I’ve been in quite some discussions lately about web performance. As a product manager it’s my concern what people would think about our web solutions. As of the beginning of a long period of testing and during some demonstrations I had the impression that our web performance was below average.
When you talk about this to technical people (funny I used to be a techy as well, not so long ago) they start waving with figures and showing you everything is fine and within the agreed KPI of 8 seconds. And those 8 seconds are a well known standard…
8 seconds or not, I’m still having the impressing things are going slow so I started some research on the internet to find out who said that a website that loads within 8 seconds is fast. I bumped into an interesting website that unfortunately isn’t updated very frequent anymore but still contains valuable information: WebPerformanceMatters.com/.
Just as I thought: those 8 seconds are not a standard, but are a threshold. During studies in the 90ies they noticed that a little more than 50% of all visitors were still attached to the website if the load time was less then 8,5 seconds. Entertaining them with animated gifs or cursors could even manage them to wait a little longer. But we are talking about the 90ies here. That time you were a geek if you had a 128K modem using a ISDN land line. The customers’ expectation was not as high as today.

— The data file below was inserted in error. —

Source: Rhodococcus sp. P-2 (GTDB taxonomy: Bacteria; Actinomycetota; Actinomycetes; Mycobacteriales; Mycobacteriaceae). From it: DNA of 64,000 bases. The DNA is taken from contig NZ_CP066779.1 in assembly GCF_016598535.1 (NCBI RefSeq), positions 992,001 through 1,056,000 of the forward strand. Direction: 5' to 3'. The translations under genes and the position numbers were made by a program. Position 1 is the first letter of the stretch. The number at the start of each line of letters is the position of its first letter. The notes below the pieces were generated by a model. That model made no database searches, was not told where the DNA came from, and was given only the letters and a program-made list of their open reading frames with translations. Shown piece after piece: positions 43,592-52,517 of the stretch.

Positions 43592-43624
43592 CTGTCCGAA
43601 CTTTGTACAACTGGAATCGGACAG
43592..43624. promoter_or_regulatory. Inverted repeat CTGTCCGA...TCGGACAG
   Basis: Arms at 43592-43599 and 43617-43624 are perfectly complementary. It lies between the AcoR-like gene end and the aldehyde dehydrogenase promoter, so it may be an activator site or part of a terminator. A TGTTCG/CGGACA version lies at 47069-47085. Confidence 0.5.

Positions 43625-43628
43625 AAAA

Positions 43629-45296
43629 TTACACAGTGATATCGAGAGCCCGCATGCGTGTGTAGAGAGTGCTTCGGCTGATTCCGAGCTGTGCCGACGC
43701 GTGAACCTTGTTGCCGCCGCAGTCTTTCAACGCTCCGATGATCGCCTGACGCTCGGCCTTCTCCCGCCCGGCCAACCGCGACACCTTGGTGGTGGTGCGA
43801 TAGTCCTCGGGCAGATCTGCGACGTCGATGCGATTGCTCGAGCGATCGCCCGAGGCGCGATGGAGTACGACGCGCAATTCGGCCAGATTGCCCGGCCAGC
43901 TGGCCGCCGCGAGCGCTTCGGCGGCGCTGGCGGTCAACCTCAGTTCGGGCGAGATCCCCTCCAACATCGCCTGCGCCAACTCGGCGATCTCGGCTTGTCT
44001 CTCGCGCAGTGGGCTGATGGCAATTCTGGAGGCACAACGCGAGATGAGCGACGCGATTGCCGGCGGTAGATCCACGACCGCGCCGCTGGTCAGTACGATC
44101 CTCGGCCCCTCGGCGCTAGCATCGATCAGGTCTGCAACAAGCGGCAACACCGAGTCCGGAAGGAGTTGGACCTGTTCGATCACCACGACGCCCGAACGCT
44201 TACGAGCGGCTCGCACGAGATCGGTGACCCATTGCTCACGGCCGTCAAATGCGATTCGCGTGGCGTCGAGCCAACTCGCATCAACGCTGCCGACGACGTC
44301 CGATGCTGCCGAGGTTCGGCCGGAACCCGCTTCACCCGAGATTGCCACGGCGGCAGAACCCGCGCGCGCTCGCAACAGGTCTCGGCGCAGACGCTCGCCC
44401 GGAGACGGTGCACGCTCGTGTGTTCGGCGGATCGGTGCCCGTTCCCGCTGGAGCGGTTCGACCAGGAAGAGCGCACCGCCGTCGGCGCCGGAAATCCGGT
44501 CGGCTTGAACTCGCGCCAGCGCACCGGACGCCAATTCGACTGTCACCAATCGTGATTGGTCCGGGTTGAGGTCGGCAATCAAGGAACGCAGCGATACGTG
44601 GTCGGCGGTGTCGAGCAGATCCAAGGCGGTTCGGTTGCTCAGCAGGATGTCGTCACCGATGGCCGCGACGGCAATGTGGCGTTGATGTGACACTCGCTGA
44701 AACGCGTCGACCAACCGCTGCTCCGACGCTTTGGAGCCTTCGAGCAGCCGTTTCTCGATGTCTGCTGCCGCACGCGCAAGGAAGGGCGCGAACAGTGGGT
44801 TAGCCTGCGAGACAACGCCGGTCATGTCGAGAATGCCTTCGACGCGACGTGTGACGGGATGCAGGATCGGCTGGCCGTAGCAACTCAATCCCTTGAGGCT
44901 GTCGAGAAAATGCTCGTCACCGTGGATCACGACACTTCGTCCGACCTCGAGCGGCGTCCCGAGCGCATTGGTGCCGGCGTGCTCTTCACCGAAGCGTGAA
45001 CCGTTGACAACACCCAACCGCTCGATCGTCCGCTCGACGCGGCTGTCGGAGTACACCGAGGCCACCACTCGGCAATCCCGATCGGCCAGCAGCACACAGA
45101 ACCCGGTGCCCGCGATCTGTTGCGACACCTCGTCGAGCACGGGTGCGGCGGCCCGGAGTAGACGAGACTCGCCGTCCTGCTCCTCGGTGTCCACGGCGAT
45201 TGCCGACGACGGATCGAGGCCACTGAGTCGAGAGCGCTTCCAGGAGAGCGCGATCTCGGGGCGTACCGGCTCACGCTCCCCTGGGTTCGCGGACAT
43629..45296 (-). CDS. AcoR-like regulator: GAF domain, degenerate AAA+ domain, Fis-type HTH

Today we are all using broadband internet connection, PC’s and servers with a lot more power. And the database technology also evolved to deliver more results in less milliseconds. Opening a website and having to wait for 8 seconds is just not acceptable anymore. Will 4 seconds be? Yes and no. It doesn’t matter how fast things are. If the perception is that it’s slow, the performance is bad. If you can manage to let your customer think it’s reacting fast you’re ok.
Also you’ll have to make a distinction between your website as a product or a support tool. If you are running a webshop or a newssite and your competitor is having a product that is 50% more performant, you’ll lose money. If you give your internal customers a support tool to check their own usage reports e.g. they’ll wait anyway as they really want to get their data. However, you can’t hostage your customers everlasting as this will impact your customer’s satisfaction quota.
Bottom line: you can’t prove performance with a figure. It’s a perception. If your customer isn’t happy, you have a problem. How do you know if your customer is happy: you’ll have to ask, but more important: you’ll have to listen!